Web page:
The guideline panel should include all stakeholders affected by the content of the guideline. These may be other than surgical and interventional specialists, such as primary care physicians, nurses, and physiotherapists.
For example, a guideline on robotic colorectal surgery might involve general and colorectal surgeons, oncologists, radiotherapists, pathologists, nurses, healthcare economists, surgical technology specialists, and patient representatives. Patient representatives or patient advocates should participate as ordinary panel members, with equal contribution and voting rights from the start of the guideline development process. The involvement of patient representatives might not always be feasible, for example in a guideline on orthopedic surgery in the octogenarians. On such occasions, patient advocacy groups or representatives of caregiver support groups might need to be involved. Guideline development (or adaption) groups should aim for at least two representatives from each stakeholders’ group. Particular care should be given to avoid the over- or underrepresentation of stakeholders, depending on the topic of the guideline.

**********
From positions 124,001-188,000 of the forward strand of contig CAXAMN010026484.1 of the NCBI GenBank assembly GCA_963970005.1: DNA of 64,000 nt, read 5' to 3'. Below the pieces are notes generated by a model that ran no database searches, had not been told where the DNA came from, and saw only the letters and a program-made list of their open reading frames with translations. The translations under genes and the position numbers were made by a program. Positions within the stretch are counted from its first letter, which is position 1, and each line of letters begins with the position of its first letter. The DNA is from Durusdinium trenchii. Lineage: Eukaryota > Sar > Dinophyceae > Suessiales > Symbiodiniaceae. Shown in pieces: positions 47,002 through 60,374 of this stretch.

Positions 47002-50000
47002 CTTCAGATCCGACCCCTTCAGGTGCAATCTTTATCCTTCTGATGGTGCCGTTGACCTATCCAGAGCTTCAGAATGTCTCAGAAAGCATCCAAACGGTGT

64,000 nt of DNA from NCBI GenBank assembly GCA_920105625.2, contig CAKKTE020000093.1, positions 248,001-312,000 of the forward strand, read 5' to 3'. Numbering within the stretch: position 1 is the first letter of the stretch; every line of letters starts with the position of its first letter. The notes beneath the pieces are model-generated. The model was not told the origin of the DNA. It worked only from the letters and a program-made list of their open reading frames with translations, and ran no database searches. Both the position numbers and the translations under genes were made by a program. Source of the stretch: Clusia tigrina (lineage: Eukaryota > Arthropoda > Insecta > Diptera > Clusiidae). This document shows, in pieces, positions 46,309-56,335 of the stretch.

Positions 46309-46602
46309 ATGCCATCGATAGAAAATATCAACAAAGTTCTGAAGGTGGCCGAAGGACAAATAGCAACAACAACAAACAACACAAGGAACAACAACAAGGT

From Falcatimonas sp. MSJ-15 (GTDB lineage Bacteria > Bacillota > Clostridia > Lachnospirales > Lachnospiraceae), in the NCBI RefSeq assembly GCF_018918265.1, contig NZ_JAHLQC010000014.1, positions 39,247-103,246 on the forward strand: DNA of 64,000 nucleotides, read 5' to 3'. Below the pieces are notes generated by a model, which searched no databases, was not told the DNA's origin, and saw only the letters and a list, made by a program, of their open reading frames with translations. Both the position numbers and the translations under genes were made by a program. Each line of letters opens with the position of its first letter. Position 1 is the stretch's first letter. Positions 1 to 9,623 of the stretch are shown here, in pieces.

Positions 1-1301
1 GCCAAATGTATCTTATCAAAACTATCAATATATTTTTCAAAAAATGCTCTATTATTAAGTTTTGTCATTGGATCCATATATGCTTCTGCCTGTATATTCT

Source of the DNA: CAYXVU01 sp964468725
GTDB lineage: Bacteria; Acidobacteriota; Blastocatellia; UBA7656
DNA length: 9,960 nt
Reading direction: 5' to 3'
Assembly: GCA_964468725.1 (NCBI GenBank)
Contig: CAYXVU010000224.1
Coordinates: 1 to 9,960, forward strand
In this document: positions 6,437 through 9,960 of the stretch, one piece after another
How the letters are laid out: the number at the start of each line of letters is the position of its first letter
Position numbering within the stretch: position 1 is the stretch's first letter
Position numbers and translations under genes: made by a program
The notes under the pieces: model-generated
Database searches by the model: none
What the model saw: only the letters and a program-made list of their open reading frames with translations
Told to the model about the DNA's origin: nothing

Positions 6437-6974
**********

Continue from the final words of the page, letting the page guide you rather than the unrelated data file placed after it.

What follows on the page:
Furthermore, the guideline development process should be supported from a diverse group of people, such as experts in evidence outreach (e.g., health information specialists), evidence synthesis (e.g., statisticians, methodologists), and health economists. Individual roles and tasks should be specific and defined at the outset.